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Trouble in the WestEgypt and the Persian Empire, 525-332 BC$
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Stephen Ruzicka

Print publication date: 2012

Print ISBN-13: 9780199766628

Published to Oxford Scholarship Online: May 2012

DOI: 10.1093/acprof:oso/9780199766628.001.0001

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Managing Egypt, 518–415

Managing Egypt, 518–415

(p.26) Chapter 3 Managing Egypt, 518–415
Trouble in the West

Stephen Ruzicka

Oxford University Press

Persia's Egyptian situation was the key to Persian involvements elsewhere. This meant that with Egypt secure after 518, Darius was free to undertake expansionistic enterprise beyond existing boundaries into “Scythia” and the Balkans. But this set in motion a series of events that over the next sixty years or so compelled the Persians to accept limits in the west in order to hold on to Egypt and the middle territory. We can link Darius’ expansionistic efforts in the west to the subsequent Ionian Revolt and link that to Persian determination to subjugate Greek mainland states. The Persian threat prompted Athens’ adoption of a maritime strategy based on the creation of a strong fleet. This served to repel the Persian attack on Greece in 480–479 and set the stage for the creation of a Greek super-state in the form of the Delian League, which over the next fifteen years pushed the Persians entirely out of the Aegean and then joined with Egyptian dynasts to challenge Persian control of Egypt. Despite Persian recovery of Egypt, the prospect of continuing Egyptian-Athenian collaboration prompted the Persians to concede the far west in return for recognition of Persian control of Egypt and the middle territory.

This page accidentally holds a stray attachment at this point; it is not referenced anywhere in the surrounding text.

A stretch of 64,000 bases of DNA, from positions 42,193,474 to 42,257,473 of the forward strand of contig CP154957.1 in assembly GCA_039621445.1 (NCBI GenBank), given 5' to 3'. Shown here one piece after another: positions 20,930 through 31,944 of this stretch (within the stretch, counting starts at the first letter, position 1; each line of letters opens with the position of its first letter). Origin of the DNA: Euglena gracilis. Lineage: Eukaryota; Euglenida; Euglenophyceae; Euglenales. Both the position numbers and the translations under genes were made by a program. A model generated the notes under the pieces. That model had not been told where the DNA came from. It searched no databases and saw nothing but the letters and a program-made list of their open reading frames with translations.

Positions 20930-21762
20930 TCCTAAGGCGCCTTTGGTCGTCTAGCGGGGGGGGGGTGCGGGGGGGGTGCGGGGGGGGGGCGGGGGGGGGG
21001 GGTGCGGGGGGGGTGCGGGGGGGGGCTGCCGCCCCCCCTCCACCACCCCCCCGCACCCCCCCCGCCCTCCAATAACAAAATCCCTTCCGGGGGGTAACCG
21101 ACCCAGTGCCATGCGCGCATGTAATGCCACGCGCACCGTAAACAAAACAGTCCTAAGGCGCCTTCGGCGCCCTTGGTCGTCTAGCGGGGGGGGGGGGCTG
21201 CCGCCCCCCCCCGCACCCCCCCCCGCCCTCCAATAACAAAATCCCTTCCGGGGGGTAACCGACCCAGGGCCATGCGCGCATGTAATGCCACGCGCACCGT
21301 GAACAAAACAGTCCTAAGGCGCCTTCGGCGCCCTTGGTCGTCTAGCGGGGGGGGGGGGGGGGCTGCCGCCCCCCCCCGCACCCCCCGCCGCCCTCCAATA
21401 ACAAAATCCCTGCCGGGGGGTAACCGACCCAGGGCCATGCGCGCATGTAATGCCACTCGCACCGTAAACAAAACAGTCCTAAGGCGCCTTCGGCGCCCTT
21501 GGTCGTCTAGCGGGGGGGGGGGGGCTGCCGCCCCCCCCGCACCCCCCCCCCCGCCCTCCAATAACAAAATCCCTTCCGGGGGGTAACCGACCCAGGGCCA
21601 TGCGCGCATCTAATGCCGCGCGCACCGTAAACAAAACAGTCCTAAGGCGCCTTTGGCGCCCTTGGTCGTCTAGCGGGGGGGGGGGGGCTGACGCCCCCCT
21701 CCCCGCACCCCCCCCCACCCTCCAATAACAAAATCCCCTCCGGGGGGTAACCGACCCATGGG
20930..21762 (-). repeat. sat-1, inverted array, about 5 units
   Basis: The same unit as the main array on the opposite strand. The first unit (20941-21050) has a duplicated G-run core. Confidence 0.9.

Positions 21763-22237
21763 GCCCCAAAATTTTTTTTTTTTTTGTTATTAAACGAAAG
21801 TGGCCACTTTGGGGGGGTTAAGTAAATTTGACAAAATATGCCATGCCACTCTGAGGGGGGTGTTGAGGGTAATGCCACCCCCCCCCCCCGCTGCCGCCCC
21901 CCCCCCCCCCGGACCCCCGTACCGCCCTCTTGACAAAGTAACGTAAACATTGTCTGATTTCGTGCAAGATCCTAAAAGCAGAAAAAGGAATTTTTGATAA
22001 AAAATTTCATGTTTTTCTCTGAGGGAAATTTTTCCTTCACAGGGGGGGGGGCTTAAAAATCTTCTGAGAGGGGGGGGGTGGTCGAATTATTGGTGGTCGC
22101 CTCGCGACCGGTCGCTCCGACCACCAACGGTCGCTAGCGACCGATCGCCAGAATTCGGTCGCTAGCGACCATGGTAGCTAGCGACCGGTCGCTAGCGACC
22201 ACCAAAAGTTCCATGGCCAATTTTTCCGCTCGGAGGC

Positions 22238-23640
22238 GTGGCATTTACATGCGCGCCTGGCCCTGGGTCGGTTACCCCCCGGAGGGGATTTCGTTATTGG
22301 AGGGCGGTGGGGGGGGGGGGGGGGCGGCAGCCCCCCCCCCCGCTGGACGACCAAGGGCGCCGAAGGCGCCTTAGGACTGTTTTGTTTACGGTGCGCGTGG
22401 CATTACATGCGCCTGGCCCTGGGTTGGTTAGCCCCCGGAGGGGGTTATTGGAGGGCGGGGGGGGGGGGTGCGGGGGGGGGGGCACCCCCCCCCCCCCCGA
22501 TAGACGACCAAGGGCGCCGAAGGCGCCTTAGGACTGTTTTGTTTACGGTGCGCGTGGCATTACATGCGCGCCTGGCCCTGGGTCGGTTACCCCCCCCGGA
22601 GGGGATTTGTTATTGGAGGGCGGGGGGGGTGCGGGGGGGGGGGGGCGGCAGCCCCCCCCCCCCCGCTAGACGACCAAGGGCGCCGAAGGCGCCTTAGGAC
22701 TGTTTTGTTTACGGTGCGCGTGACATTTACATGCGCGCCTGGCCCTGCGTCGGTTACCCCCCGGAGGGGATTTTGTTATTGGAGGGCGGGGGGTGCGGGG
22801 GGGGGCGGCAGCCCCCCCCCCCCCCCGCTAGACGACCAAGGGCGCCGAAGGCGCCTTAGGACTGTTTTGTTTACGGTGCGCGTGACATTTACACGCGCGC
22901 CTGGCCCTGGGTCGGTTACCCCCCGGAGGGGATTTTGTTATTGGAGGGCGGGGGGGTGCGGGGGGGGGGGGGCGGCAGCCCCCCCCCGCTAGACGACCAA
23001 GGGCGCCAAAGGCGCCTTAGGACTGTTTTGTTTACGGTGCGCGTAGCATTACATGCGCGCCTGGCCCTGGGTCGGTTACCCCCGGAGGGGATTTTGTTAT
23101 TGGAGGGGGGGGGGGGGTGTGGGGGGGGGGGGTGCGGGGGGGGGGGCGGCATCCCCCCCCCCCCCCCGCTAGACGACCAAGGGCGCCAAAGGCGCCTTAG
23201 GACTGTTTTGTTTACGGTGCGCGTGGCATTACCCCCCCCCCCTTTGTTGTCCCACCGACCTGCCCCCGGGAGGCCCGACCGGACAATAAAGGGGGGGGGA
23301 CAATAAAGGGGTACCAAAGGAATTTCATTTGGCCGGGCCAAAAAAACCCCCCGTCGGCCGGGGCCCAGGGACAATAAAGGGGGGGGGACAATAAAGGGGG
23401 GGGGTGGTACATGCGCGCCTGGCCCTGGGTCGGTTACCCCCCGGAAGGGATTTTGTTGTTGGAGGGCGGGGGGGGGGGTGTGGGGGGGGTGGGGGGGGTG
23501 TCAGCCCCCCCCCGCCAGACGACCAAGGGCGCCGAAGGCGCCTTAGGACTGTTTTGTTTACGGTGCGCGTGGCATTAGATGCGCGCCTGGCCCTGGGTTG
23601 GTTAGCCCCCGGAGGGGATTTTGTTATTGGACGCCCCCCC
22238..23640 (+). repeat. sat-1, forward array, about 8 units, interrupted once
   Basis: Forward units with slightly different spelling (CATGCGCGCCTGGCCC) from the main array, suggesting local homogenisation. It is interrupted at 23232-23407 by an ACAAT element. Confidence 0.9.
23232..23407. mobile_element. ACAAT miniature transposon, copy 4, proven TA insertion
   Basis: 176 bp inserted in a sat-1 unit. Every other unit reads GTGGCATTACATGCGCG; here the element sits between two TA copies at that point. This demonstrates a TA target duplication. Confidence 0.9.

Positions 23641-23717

Keywords:   Darius, Xerxes, Persian Wars, Athens, Delian League, Inaros, Cimon

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